The leading estates of overlooked right-bank appellations such as Castillon Côtes de Bordeaux, Fronsac, Canon-Fronsac and the Côtes de Bourg are often touted as a source of good-value alternatives to the increasingly expensive wines of big-name Bordeaux. The historic appellation of Fronsac, once more favoured at royal tables than any wine from St Emilion or Pomerol but now too frequently disregarded, would seem to be in a good position to fill this role, Even so, just as is the case elsewhere in Bordeaux, you need to find the right domaine, one where the proprietor is determined to make the best of his soil, and his vines, regardless of the lowly status of the appellation.
Over the past couple of decades one estate that would match this description is Château Villars. Located close to the hamlet of Saillans, the Gaudrie family have held tenure here for two centuries, across seven generations. And it is the most recent of these generations, Jean-Claude Gaudrie, who is largely responsible for the domaine’s modern-day high-flying reputation. In this profile I explore what we know of the domaine’s history, as well as looking at the domaine and its wines today.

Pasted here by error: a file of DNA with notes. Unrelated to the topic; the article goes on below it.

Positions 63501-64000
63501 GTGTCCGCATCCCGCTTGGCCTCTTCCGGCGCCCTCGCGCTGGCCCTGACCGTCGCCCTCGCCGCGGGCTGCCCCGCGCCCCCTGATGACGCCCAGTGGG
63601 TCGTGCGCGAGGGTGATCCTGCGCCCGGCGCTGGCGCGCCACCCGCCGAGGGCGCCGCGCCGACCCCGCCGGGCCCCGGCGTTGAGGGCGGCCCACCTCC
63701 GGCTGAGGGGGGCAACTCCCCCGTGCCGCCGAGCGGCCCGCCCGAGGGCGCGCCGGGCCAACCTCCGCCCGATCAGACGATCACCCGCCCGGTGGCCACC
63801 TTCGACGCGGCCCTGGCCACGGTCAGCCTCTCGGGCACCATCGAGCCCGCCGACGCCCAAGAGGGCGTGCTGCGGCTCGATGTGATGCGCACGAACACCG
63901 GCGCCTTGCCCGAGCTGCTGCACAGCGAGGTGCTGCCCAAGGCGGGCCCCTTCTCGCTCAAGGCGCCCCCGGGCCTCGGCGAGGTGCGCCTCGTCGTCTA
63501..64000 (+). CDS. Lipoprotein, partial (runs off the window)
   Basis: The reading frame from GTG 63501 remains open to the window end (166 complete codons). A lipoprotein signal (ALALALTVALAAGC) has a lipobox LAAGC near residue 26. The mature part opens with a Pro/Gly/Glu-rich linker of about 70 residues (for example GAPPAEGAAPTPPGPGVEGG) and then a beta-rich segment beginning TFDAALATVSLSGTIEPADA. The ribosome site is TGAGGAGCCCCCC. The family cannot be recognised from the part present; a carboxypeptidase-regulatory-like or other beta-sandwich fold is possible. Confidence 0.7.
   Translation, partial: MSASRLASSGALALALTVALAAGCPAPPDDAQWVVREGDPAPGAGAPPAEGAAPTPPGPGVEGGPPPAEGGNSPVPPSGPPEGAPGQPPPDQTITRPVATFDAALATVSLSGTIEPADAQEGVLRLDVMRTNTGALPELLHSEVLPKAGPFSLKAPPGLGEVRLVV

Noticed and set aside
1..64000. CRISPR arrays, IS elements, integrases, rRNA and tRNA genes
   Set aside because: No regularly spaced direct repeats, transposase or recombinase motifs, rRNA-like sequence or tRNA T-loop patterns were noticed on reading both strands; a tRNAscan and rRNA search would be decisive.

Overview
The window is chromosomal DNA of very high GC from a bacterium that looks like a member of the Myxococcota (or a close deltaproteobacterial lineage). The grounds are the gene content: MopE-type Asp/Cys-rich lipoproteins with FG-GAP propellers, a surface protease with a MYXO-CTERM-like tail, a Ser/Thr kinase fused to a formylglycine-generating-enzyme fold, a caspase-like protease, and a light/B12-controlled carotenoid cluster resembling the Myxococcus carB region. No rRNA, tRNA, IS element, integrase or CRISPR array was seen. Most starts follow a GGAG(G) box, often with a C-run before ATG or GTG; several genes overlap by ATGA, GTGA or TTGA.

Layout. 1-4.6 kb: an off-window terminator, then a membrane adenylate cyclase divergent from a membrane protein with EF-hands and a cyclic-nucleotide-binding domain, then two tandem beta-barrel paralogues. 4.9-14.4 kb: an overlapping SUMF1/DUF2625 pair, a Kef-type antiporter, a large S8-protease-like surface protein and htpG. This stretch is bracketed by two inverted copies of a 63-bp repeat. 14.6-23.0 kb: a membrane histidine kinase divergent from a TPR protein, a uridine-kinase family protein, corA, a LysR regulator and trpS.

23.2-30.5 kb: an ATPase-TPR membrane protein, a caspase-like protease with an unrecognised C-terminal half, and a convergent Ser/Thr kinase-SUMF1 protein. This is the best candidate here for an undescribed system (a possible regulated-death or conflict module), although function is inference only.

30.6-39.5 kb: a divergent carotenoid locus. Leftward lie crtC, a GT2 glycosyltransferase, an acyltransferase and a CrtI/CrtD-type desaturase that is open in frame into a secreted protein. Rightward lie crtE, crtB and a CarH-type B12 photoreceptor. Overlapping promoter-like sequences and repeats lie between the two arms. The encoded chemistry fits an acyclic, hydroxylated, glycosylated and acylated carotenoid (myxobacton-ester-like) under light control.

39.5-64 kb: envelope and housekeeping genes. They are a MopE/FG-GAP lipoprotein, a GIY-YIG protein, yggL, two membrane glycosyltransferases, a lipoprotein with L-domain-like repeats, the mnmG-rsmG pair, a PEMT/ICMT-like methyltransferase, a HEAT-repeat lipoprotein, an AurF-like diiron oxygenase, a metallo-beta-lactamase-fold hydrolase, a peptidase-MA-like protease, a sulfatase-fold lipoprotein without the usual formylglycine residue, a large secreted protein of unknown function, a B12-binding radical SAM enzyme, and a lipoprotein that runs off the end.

The story of Château Villars would seem to begin during the latter half of the 19th century, when a vigneron named Pinaud was tending vines at Villars, in Saillans, vineyards which today are very much part of the Fronsac appellation. Pinaud appeared for the first time in the 1874 Cocks et Féret, turning out 45 tonneaux of red wine per annum, a not inconsequential volume. Despite this, little else seems to be known of this hard-working vigneron, although he or she continued to tend to these vines for more than a few years. Pinaud was still in charge, and still turning out 45 tonneaux per annum in 1883, but then came a rapid decline. By the time the 1886 Cocks et Féret was published, just three years later, production was down to just 20 tonneaux per annum, surely the devastating effect of phylloxera.